The telescope will cost considerable money to purchase and may be out of reach for some people on tight budgets. In addition, most low-budget telescopes come with poor lens quality or lower magnification ranges, defeating the telescope’s purpose.

6. Uprightness

When you view through a spotting scope, you see an upright image due to the presence of prisms that flip the upside-down image produced in the scope.

Telescopes do not have these prisms and produce upside-down images, which can be negligible when viewing the skies but become a problem when viewing targets on land.

You’ll have to erect a diagonal prism to the telescope to correct the image position. However, this attachment can reduce the image quality and make long-range viewing difficult.

7. Ease of Use

While the two scopes are relatively easy to use, the spotting scope is easier because of the fewer features and adjustment options available. On the other hand, telescopes have many features and adjustment options, making using the scope difficult and requiring a learning period to understand its process.

For example, while the spotting scope has variable magnification systems, most telescopes will require you to change the magnification by removing the unit and replacing it with another.

Also, when considering the type of tripods you can use, simple camera tripods will work for spotting scopes, while telescopes require special tripods.

8. Light Gathering

Light gathering affects the image quality of a scope. The telescope has reduced light-gathering ability as manufacturers try to produce a lightweight scope focusing more on close targets.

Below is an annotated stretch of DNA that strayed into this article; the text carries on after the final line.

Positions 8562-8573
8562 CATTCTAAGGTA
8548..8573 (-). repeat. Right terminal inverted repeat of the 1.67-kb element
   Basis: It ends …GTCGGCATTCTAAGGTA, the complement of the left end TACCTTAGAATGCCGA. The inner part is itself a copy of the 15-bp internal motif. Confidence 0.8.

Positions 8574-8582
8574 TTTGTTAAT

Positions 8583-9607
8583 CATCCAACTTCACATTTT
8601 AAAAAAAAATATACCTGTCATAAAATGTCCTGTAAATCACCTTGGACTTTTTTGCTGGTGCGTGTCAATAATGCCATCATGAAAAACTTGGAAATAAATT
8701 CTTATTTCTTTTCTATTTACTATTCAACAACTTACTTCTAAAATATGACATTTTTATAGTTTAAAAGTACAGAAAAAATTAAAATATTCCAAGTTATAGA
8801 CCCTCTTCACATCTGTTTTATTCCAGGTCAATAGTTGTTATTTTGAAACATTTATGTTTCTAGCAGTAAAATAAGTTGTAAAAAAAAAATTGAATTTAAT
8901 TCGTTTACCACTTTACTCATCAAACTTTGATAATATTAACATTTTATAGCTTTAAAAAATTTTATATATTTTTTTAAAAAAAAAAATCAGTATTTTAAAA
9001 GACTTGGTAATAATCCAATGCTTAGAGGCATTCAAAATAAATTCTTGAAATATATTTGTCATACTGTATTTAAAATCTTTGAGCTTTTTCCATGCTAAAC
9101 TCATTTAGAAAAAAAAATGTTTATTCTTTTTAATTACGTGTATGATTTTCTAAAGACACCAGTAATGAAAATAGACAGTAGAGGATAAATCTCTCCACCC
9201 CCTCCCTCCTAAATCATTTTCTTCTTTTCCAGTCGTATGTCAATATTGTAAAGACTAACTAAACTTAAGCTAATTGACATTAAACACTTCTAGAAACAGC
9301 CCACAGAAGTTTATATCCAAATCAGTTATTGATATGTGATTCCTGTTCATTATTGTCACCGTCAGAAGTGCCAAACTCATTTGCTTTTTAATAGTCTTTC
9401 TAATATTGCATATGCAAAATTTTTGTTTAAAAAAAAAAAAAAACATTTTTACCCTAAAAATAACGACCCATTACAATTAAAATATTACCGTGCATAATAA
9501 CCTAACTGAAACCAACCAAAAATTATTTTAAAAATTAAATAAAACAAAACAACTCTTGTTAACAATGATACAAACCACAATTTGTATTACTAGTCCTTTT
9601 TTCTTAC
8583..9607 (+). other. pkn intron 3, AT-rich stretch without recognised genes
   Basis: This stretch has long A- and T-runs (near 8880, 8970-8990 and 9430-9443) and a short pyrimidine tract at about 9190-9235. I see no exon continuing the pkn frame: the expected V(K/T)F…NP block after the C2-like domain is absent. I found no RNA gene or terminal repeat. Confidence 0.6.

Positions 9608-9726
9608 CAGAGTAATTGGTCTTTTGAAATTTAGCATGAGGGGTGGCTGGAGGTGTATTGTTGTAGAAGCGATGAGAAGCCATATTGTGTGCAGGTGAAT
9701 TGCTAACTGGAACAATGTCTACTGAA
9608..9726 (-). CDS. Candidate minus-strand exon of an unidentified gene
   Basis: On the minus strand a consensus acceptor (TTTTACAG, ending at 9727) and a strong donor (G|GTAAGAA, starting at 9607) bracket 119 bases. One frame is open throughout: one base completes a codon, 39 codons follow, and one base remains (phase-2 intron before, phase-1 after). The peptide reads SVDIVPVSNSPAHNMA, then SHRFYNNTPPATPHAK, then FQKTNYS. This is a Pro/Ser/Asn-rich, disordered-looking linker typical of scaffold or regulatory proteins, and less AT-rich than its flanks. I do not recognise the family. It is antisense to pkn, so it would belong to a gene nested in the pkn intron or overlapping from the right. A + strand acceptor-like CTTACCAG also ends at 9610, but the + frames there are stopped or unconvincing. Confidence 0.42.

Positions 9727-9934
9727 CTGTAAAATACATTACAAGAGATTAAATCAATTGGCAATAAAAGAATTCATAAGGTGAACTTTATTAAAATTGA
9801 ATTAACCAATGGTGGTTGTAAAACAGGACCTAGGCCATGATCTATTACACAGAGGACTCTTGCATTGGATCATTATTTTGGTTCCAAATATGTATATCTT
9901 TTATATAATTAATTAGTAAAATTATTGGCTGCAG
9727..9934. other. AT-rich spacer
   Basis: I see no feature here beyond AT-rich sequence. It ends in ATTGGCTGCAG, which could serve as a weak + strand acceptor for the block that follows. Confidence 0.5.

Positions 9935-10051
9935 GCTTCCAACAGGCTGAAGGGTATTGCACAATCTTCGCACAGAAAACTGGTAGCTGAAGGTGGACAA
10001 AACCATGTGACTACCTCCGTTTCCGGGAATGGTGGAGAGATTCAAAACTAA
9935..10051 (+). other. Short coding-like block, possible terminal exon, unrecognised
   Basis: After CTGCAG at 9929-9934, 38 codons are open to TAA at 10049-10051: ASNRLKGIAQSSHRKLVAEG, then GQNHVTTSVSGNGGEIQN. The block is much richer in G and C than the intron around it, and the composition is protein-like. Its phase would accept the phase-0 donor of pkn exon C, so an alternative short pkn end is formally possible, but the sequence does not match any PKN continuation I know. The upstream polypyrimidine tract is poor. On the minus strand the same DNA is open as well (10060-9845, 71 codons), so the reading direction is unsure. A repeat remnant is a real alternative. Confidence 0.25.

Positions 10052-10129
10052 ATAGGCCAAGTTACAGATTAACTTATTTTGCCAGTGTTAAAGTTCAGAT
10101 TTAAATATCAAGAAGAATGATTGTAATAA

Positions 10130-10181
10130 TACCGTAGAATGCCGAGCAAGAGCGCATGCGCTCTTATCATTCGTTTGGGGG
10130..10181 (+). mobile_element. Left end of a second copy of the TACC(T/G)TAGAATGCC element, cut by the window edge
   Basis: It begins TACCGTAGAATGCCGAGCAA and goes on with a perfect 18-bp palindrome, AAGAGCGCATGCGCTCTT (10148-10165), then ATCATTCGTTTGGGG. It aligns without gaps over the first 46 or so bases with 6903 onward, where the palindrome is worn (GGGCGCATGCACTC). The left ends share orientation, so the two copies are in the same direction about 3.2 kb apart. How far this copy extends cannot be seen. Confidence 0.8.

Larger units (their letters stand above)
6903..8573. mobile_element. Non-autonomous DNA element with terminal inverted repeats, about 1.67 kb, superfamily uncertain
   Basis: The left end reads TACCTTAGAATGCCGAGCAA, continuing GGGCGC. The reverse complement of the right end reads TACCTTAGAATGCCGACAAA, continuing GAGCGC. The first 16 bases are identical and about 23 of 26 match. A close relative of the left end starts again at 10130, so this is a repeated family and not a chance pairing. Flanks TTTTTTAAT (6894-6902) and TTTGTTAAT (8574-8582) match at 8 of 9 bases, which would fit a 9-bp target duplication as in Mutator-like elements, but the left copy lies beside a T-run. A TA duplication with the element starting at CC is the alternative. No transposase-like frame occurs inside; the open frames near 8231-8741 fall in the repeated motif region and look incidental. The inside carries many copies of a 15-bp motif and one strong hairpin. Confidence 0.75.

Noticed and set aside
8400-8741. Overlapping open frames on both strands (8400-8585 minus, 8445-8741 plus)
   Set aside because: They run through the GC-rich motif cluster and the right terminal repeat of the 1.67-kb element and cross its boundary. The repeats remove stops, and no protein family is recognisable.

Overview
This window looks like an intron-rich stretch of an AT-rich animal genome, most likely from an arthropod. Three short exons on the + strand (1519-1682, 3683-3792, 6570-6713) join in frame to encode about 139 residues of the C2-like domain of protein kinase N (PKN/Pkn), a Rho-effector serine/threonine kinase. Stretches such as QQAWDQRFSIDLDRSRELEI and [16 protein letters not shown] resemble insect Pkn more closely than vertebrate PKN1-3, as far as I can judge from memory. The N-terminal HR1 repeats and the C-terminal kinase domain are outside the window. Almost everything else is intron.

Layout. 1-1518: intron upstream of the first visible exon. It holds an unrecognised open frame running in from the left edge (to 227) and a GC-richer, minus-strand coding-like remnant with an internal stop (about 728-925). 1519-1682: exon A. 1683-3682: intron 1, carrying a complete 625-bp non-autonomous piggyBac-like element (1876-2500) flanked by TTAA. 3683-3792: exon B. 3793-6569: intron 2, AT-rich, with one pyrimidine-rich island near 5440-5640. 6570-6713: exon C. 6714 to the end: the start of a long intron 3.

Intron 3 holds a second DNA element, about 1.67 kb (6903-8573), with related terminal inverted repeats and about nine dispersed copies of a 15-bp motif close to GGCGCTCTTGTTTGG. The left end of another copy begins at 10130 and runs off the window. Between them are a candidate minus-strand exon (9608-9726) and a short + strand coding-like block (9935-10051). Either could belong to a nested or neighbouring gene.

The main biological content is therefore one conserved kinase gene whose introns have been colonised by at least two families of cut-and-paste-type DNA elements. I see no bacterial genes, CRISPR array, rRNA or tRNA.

Telescopes, on the other hand, sport impressive light-gathering ability with a large objective lens that makes it possible to see clear images at night and at far away distances.

9. Close Focus

Telescopes are built to view targets from thousands of miles away, which means they cannot focus on close targets. A spotting scope is more suited to closer ranges and can easily focus on closer targets.

10. Versatility

Learning about the versatility of scopes focuses on the number of activities each scope can do. For example, telescopes can view the skies excellently and put up a decent terrestrial view too, but that’s about where it ends.

On the other hand, spotting scopes can view birds and nature and be used for hunting, target practice, and even putting up a decent showing when viewing the skies.

This versatility will help people who are torn between several hobbies or who have several family members with different hobbies.

Spotting Scope vs Telescope: Which Should You Choose?

What would you choose if you had to choose between these two scopes seeing their similarities and differences? This question requires a clear identification of your needs.

For astronomy, the clear winner is the telescope, as it has the precision and power to reach the skies. When it comes to terrestrial viewing, the spotting scope is king. The spotting scope will serve you better if you’re looking for a versatile scope for different activities.

Final Thoughts

Finally, you can differentiate between the telescope and spotting scope and choose the right one for your needs without testing the two.

The similarities between these scopes go beyond physical features and include some optical features; however, the differences are too numerous to cause confusion.

About Author

James Towndrow, a NRA-certified Firearms Instructor. During a career of 18 years had won several shooting competition including major leagues. Taking all those experience down the road, is now a successful Shooting Instructor in Texas, US.